Whether you own your own recruitment business or you’re a top-billing consultant for a successful agency, you should have a good understanding of your recruitment agency’s restrictive covenants.
As a recruitment business owner, you can use restrictive covenants as a form of protecting your business should any of your recruitment consultants decide to leave and set up shop on their own. If you do not have any restrictive covenants in place, this could lead to your staff taking your best clients and candidates with them and ultimately, becoming a direct competitor of your business.
With that said, if you’re a recruitment consultant who is looking to set up your own recruitment business you should be fully aware of your restrictive covenants before going it alone. Not considering these terms carefully can lead to you breaching your previous employment contract, putting you at risk of legal claims from the outset.
RESTRICTIONS FOUND IN RECRUITMENT AGENCY’S RESTRICTIVE COVENANTS
The Confidentiality Clause
These terms ensure the ex-employees cannot divulge company’s confidential information that they acquired when working at the recruitment business. This includes knowledge regarding your key business areas, candidates & clients details, pricing structures, contracts, your business strategy and even knowledge regarding the workforce.
These terms stop your ex-employees from approaching your company’s clients and candidates or even prospective clients and candidates after they leave your employment.
These terms prevent your ex-employees from doing business with your company’s clients and candidates, even if your contacts take it upon themselves to approach your ex-employees to do business without your knowing. With both the Non-Solicitation Clause and this Non-Dealing Clause in place, this protects your business from ex-employees as well as disloyal clients and candidates from joining forces.
These terms stop your ex-employees from working with a competitor of your business or even setting up a business that is in direct competition of your offering.
These terms prevent your ex-employees from poaching your staff to their new employment or business.
ARE THESE TERMS ENFORCEABLE?
This really depends on the type of situation your business sits and the levels of staff that have access to sensitive information about your business. The Court will also look at the date of the contract and the viability of the contract when the employee entered it.
In a typical recruitment business, your senior recruitment managers and directors of the business may have worked up through the ranks and should therefor have their restrictive covenants updated as they are promoted. Reasonability also plays a factor in updating these restrictive covenants and they may even be compared to other contract terms that have already been enforced in your sector. Things to consider when updating your restrictive covenants are scope, duration and location.
For example, enforcing restrictive covenants which prevents your employees from working with similar businesses in your industry within a 15-mile radius is far more reasonable than trying to enforce this and stopping your employees from working with similar business within the whole of the UK.
WHAT YOU CAN PROTECT USING YOUR RECRUITMENT AGENCY’S RESTRICTIVE COVENANTS
- Client and candidate connections as well as prospects, this can even include lists generated through social media for example LinkedIn connections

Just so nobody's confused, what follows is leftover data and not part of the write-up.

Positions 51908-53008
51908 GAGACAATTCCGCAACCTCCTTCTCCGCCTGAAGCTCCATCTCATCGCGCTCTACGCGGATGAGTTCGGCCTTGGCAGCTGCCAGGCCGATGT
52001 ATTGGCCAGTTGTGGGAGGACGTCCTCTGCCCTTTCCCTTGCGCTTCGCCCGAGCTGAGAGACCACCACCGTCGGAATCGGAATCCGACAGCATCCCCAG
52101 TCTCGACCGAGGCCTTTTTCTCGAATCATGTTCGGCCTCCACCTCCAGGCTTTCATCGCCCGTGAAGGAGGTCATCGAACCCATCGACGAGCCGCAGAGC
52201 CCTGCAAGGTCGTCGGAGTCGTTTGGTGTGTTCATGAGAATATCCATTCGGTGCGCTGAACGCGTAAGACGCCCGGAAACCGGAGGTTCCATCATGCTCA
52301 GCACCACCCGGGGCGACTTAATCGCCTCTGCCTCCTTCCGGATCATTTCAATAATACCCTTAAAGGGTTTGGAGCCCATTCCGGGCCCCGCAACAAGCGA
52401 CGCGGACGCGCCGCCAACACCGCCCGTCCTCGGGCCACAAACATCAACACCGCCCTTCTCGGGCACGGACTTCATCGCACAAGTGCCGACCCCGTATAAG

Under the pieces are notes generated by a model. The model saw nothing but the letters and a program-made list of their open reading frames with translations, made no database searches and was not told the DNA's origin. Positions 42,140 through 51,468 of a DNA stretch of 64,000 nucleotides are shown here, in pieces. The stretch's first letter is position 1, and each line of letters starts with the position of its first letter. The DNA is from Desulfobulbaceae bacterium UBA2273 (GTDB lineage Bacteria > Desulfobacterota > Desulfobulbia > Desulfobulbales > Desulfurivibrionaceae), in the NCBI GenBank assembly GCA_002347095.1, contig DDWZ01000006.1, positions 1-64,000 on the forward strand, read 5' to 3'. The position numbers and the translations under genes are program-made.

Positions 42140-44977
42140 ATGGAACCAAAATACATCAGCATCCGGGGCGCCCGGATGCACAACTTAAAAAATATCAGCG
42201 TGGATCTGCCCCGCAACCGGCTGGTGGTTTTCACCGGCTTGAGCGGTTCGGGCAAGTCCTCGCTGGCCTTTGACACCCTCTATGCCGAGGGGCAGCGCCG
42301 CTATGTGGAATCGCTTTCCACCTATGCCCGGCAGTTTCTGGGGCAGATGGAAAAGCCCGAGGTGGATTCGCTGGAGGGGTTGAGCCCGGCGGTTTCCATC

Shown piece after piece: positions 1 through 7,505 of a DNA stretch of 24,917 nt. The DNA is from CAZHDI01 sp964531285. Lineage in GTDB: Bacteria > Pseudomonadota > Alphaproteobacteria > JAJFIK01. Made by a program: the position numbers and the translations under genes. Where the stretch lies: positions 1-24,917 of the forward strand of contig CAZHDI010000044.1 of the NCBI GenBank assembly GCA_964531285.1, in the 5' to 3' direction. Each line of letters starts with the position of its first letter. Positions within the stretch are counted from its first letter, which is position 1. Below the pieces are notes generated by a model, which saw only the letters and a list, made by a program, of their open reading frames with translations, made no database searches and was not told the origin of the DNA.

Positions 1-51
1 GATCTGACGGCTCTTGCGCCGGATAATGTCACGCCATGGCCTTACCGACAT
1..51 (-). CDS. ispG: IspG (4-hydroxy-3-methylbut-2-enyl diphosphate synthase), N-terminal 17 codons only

- Confidential information, these include business plans, client and candidate data lists, pricing structures, contract templates and even preferred suppliers
- Dynamics of the workforce, details on staff and their current opportunities within the business
TYPICAL DURATION OF RESTRICTIVE COVENANTS
This really depends on the seniority of the employee as well as their access to sensitive information within your recruitment business. It’s common for them to be between 3-12 months, any longer than 12 months it will usually be deem unenforceable.
Mr Dill was employed by Iworkfor ltd as a junior recruitment consultant in 2000.
His original employment contract included a covenant preventing him from joining a competitor for a 12-month period after termination.
Mr Dill was then promoted in 2005 and signed a letter varying his job title, salary, and notice period. In 2012, Mr Dill resigned giving three months-notice.
Iworkfor ltd regarded Mr Dill’s new company as a competitor. They applied to the High Court for an injunction against Mr Dill to enforce the non-competition clause.
The High Court dismissed the company’s claim on the grounds that the 12-month non-competition clause was void and unenforceable at the time it had been entered into in 2000. Mr Dill had been a junior recruitment consultant at that time, with limited access to confidential information and minimal client contact.
When Mr Dill was promoted, the variation of his contract had not brought the non-competition covenant to life, even though he was at that time more senior. A fresh contract with a valid covenant should have been signed on promotion.
If you are a recruitment business owner reading this and you do not have any restrictive covenants in place, or you haven’t updated them as you’ve promoted your staff, we’d recommend you review these immediately.
On the other hand, if you’re a recruiter considering setting up your own recruitment business but you are worried about the terms of your current restrictive covenants, you can always consult with a lawyer to see if these are still enforceable.
In many cases there are loopholes due to all kinds of reasons, so we’d highly recommend that you don’t write off your dream of being your own boss too early.
If you would like further advice on starting your own recruitment business, TBOS are always happy to help. Please feel free to call our office today to discuss your requirements in more detail.